A Note from Luminex: This morning’s blog post is the third in a 10-week series on “Healthy Churches.” Each week, one of our stable of leaders/bloggers will share thoughts on a significant aspect of healthy churches. Enjoy!
Leading is a great responsibility. The posture we take when we are in a leadership role says a great deal about how we understand and work toward filling this responsibility. In his role as leader Jesus made it clear that he came to “serve and not to be served.” His humility was profound yet never diminished his effectiveness. The position we take is also highly significant in our role as a leader. Jesus made it clear that we are to put others before ourselves, just as he did time and time again to the amazement of his followers, culminating in the ultimate act of sacrifice on the cross.
Servant leadership is about setting aside self and being willing to sacrifice for the sake of the mission. So here is a short but vital checklist for all who desire to live into servant leadership:
- Am I bringing a Christ-like humility to my role as leader?
- Will I put others ahead of my personal concerns?
- What place does the mission occupy in my heart?
It has been my privilege to work with some highly effective leaders in the church over the past 40 years. As I reflect on this remarkable journey I am increasingly convinced that the leaders who had the greatest and most positive impact on me and the ministry they were involved in took servant leadership seriously. They lived into the spiritual disciplines on the checklist.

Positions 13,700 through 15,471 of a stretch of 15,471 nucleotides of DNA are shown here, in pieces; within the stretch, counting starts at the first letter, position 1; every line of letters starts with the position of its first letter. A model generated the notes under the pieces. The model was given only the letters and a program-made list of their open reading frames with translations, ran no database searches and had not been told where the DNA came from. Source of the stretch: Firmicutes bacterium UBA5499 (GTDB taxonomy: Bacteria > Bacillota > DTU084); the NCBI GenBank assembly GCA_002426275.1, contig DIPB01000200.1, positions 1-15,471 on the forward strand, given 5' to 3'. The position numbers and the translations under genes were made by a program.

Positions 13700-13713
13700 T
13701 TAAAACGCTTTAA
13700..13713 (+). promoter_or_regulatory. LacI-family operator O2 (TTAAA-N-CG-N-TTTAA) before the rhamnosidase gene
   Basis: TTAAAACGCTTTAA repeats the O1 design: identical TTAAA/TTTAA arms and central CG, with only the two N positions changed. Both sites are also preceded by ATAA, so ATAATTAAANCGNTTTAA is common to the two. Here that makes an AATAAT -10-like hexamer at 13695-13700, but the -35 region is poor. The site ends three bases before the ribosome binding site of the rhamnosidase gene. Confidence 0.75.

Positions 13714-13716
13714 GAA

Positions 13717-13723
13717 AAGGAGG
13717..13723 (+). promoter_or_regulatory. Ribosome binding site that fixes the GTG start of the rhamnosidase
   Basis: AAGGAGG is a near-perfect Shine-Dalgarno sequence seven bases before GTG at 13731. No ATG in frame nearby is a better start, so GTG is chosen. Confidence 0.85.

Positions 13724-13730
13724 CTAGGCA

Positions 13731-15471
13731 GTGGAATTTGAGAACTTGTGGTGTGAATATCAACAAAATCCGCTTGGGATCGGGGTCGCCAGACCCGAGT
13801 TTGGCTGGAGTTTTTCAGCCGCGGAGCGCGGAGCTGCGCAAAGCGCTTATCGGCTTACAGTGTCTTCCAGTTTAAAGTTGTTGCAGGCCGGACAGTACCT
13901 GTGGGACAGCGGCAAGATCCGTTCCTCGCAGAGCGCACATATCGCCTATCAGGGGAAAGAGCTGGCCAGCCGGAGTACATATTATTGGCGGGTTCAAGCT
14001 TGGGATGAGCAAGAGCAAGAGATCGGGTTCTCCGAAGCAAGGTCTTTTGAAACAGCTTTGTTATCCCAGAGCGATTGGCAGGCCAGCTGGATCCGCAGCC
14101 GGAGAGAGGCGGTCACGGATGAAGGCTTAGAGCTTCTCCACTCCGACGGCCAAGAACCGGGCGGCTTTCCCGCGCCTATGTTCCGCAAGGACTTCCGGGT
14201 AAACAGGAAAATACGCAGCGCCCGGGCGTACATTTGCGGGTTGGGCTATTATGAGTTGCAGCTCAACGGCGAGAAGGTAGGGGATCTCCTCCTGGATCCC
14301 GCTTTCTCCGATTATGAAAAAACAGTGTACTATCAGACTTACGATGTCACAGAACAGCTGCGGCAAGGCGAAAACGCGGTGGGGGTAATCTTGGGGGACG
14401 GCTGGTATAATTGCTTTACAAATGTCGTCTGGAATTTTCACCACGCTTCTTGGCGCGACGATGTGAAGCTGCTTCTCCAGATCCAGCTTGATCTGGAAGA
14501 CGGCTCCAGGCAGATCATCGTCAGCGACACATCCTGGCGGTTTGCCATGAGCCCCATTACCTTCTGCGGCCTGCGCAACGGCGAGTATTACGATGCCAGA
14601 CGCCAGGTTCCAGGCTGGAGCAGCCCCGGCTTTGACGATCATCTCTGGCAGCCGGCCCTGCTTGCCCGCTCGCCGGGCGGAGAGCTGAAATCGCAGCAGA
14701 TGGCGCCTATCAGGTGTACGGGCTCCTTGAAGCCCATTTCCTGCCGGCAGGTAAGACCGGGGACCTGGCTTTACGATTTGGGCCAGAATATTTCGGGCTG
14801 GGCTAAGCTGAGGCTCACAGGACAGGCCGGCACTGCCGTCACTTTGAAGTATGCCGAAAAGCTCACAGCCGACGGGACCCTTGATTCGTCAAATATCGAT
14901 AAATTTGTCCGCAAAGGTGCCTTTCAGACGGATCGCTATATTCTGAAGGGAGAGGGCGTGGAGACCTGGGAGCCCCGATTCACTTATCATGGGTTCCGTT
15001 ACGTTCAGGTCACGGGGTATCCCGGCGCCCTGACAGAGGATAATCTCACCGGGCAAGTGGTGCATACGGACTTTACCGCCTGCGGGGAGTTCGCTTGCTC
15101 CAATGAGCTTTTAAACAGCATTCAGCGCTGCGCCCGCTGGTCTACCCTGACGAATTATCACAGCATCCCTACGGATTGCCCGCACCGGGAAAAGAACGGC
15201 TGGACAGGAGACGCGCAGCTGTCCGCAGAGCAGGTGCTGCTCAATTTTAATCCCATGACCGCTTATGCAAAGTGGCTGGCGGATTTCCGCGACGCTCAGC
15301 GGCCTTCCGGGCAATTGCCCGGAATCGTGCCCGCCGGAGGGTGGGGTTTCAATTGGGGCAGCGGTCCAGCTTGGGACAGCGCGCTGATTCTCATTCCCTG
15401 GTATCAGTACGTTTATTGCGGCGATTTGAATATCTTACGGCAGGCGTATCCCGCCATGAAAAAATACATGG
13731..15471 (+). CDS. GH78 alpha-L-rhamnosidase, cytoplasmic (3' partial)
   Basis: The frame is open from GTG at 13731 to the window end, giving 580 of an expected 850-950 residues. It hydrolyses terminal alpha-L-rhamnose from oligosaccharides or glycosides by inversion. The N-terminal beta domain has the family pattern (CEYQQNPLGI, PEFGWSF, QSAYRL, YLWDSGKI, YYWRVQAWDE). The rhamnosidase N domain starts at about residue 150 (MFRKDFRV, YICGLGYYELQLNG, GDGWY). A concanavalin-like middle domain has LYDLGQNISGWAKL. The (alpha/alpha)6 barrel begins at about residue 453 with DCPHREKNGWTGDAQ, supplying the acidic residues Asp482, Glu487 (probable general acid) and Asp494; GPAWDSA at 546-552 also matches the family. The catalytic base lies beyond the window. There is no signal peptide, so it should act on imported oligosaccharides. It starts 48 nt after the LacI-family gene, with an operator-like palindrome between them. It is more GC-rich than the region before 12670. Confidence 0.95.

This may seem too simple in an era where we have abundant resources to help us become ever more skillful leaders. I advocate the importance of learning and honing our skills to be more effective as leaders in the roles in which we serve. But if I learned anything at all in this four decade journey of leadership in the church, it is that what matters most is the spiritual disciplines that too often are ignored. So if you are serious about servant leadership – and I hope you are – then be sure to work on the list first.
Breaking Church Addictions
Believe it or not, church addictions are fairly common. They are probably more common than we would like to admit. GO HERE.
Burnout or Breakout
How can church leaders be effective without sacrificing their marriage, their family, or their health in the process? How can good leaders get stuck churches unstuck without becoming another casualty? GO HERE.
A Biblical, Practical Guide to Strategic Planning in the Church . GO HERE.